Revisiting the perennial argument about whether or not "Sell in May" is the best investment strategy. New calculations may debunk the traditional thinking that it is best to dump your stocks now and buy them again in October.
This article published with permission from InvestmentU.com.
I firmly believe blindly jumping in and out of the market is a fool’s game. That’s why I dread the annual flood of articles preaching the virtues of “Sell in May and Go Away.”
I hardly have time to shower … let alone sell all of my stock positions. But the experts tell me sitting on my hands each May 1 costs me money.
The idea behind Sell in May is that the market typically takes a breather six months of each year. So according to the proponents, the way to strike it rich is to blindly exit the market at the end of May and jump back into stocks in October.
This scheme goes by several names: The Seasonal Switching Strategy; The Best Six Months; and The Halloween Indicator. Whatever the name, the concept is simple: Only hold stocks during the period from October through April and go to cash the rest of the year.
Last year, Ned Davis Research published a sensational chart going back to 1950 that showed the difference between holding the S&P 500 during the hot half of the year compared to holding it during the dog days when the market typically slows.
The pumpkin lovers who load up each October then go to cash and stuff it under the mattress six months later enjoyed a 7,453% increase in price over a 62-year period — an annualized gain of 11.3.
The May Day crowd, who did the opposite, wasn’t as fortunate. Their strategy earned a mere 3% over the same period.
The chart made me feel like I was missing out. I had to ask myself … was it time to switch to seasonal investing?
What the chart didn’t show, though, is that merely holding the S&P 500 during the same period (and not selling) did better than an in-and-out strategy. Better yet, the buy-and-hold types avoided all those short-term capital gains tax the in-and-outers had to pony up each year.
Furthermore, these studies ignored dividends.
Why look at stock appreciation only? That’s like buying a house to rent then only look at the change in the price of the house as your return. Doesn’t the rent count as something?
Last year Alex Dumortier, a Princeton-educated economist, decided to see what seasonal investing looks like when dividends are factored into the equation. He looked at the annualized return of the S&P 500 including dividends from 1926 to 2012.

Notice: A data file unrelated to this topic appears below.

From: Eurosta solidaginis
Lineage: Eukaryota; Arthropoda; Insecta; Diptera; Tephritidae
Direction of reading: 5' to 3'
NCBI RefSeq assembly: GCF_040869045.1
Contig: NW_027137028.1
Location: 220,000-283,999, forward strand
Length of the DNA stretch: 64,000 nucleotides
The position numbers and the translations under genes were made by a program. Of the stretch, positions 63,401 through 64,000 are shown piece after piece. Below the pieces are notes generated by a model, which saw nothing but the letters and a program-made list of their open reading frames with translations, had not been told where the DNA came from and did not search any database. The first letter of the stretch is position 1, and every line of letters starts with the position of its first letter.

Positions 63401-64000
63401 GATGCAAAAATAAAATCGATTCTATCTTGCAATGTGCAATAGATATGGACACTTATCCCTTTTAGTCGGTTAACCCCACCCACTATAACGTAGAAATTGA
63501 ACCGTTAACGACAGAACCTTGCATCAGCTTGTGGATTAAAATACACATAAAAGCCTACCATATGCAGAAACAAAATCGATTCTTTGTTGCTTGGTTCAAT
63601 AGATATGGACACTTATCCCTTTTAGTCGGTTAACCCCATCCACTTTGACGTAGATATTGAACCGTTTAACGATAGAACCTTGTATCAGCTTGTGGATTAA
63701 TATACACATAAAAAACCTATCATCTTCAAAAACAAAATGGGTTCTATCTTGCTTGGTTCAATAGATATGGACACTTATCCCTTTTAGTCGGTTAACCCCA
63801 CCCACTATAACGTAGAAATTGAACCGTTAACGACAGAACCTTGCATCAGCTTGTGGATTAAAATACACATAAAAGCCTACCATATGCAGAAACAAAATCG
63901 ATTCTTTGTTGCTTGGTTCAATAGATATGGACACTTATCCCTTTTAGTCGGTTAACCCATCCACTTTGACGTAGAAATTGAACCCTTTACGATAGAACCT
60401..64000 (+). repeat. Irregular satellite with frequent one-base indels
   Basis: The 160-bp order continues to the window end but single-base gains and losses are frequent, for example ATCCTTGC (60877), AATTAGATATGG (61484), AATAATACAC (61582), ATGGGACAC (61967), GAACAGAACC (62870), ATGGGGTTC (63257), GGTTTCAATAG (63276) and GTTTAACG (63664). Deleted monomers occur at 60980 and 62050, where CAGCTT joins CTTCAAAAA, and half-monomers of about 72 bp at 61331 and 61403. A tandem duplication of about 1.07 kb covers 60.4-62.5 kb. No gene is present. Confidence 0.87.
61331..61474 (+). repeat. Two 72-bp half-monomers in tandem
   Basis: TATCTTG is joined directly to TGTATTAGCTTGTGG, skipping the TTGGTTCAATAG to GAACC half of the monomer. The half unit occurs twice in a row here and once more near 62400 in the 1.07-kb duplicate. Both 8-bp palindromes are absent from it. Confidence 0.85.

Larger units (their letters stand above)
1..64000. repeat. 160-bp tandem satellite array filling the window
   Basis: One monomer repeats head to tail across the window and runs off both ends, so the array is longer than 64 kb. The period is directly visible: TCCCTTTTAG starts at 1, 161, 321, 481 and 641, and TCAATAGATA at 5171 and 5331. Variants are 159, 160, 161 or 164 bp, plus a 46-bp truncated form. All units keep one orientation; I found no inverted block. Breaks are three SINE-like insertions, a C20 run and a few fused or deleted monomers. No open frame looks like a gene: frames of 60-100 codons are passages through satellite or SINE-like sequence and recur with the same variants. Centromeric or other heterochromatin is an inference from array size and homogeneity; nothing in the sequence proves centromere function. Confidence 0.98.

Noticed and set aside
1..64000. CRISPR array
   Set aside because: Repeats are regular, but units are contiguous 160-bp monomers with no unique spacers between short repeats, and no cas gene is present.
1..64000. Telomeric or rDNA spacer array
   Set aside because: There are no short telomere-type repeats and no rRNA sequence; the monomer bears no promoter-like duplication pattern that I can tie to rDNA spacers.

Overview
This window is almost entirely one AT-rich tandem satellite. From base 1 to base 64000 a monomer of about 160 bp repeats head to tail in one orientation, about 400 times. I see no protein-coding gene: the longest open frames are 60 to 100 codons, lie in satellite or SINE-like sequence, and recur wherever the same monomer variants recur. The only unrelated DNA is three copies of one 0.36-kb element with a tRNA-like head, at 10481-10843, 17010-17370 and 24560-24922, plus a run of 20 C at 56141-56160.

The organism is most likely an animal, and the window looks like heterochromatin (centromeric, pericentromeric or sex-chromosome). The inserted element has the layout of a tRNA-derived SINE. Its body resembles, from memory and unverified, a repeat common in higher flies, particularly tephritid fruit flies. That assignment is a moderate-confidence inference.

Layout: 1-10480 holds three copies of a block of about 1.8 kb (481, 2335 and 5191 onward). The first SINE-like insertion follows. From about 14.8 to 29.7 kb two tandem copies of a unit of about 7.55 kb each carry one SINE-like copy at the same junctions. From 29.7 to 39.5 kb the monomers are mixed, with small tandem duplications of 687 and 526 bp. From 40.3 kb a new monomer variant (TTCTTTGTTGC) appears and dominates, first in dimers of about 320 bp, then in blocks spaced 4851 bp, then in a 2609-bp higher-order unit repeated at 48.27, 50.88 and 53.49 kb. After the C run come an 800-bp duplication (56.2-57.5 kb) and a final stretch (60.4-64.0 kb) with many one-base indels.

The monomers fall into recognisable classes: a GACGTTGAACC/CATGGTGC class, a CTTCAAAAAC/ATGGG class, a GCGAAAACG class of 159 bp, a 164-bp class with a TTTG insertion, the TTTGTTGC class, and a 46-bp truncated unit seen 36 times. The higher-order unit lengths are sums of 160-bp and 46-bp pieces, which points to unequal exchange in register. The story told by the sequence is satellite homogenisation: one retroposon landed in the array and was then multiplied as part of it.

The results were interesting. When an investor sells in May then buys back in October the return was 8.4%.
On the other hand if he buys in May and sells in October the return is a surprising 5.1%, far more than the flat-line results that Ned Davis’ sans-dividend results show.
But the real shocker was the fact that a buy-and-never-sell strategy clocked in with a gain of 10%. This demonstrates that reinvesting dividends is a fantastic way to harness the power of compounding.
It bothers me that Ned Davis went back to the ’50s and Alex’s research went back to 1926. It’s an apples-to-oranges comparison.
That’s why I asked Alex if his findings changed with shorter time horizons. Perhaps the shorter holding periods of most portfolios in the last decade skewed the results.
Per my request, he performed the calculations over the last 10-, 20- and 30-year periods. Alex concedes that the findings did change over shorter holding periods.
As you can see, holding time affects the outcome. And I’ll admit recent history favors a sell-in-May strategy. Perhaps something has changed in recent years that favor selling in May over a buy-and-hold strategy. Or maybe the events of the last five years have temporally skewed the data.
I asked Alex how he explains that October through May beats May through October, but buy-and-hold is best over the long run.
His reply was straightforward.
“It may well be that there is a seasonal component to stock returns that corresponds to a certain natural rhythm in our economic lives,” he said. “People tend to go on vacation during the summer months, for example. August, in particular, is very slow across many industries.”
There you have it … with the numbers to back it up.
Sell in May could be a good strategy for day traders, but those with a longer-term view should think twice before jumping in and out of the market. In the long run, sitting on your hands may be good for your wallet.
The information contained in this article should not be construed as investment advice or as a solicitation to buy or sell any stock. Nothing published by Physician’s Money Digest should be considered personalized investment advice. Physician’s Money Digest, its writers and editors, and Intellisphere LLC and its employees are not responsible for errors and/or omissions.